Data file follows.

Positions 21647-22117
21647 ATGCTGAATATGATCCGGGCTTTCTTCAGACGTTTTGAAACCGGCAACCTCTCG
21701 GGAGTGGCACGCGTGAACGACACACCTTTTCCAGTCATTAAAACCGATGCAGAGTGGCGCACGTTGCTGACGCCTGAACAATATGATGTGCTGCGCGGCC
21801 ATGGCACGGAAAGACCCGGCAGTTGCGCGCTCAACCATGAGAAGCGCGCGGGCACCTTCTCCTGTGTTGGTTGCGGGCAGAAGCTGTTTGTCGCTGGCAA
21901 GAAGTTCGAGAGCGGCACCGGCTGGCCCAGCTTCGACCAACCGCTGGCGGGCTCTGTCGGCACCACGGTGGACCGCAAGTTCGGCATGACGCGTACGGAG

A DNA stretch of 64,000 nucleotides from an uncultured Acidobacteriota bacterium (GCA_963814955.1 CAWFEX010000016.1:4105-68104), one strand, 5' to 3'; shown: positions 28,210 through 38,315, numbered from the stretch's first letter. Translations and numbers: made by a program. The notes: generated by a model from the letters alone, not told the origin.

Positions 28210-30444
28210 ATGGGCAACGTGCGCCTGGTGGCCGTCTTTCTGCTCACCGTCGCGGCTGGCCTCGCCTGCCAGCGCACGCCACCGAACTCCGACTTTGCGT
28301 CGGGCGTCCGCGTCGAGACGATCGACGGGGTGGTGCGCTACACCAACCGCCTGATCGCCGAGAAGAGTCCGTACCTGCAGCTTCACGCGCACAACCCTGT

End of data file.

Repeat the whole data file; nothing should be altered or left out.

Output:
Positions 21647-22117
21647 ATGCTGAATATGATCCGGGCTTTCTTCAGACGTTTTGAAACCGGCAACCTCTCG
21701 GGAGTGGCACGCGTGAACGACACACCTTTTCCAGTCATTAAAACCGATGCAGAGTGGCGCACGTTGCTGACGCCTGAACAATATGATGTGCTGCGCGGCC
21801 ATGGCACGGAAAGACCCGGCAGTTGCGCGCTCAACCATGAGAAGCGCGCGGGCACCTTCTCCTGTGTTGGTTGCGGGCAGAAGCTGTTTGTCGCTGGCAA
21901 GAAGTTCGAGAGCGGCACCGGCTGGCCCAGCTTCGACCAACCGCTGGCGGGCTCTGTCGGCACCACGGTGGACCGCAAGTTCGGCATGACGCGTACGGAG

A DNA stretch of 64,000 nucleotides from an uncultured Acidobacteriota bacterium (GCA_963814955.1 CAWFEX010000016.1:4105-68104), one strand, 5' to 3'; shown: positions 28,210 through 38,315, numbered from the stretch's first letter. Translations and numbers: made by a program. The notes: generated by a model from the letters alone, not told the origin.

Positions 28210-30444
28210 ATGGGCAACGTGCGCCTGGTGGCCGTCTTTCTGCTCACCGTCGCGGCTGGCCTCGCCTGCCAGCGCACGCCACCGAACTCCGACTTTGCGT
28301 CGGGCGTCCGCGTCGAGACGATCGACGGGGTGGTGCGCTACACCAACCGCCTGATCGCCGAGAAGAGTCCGTACCTGCAGCTTCACGCGCACAACCCTGT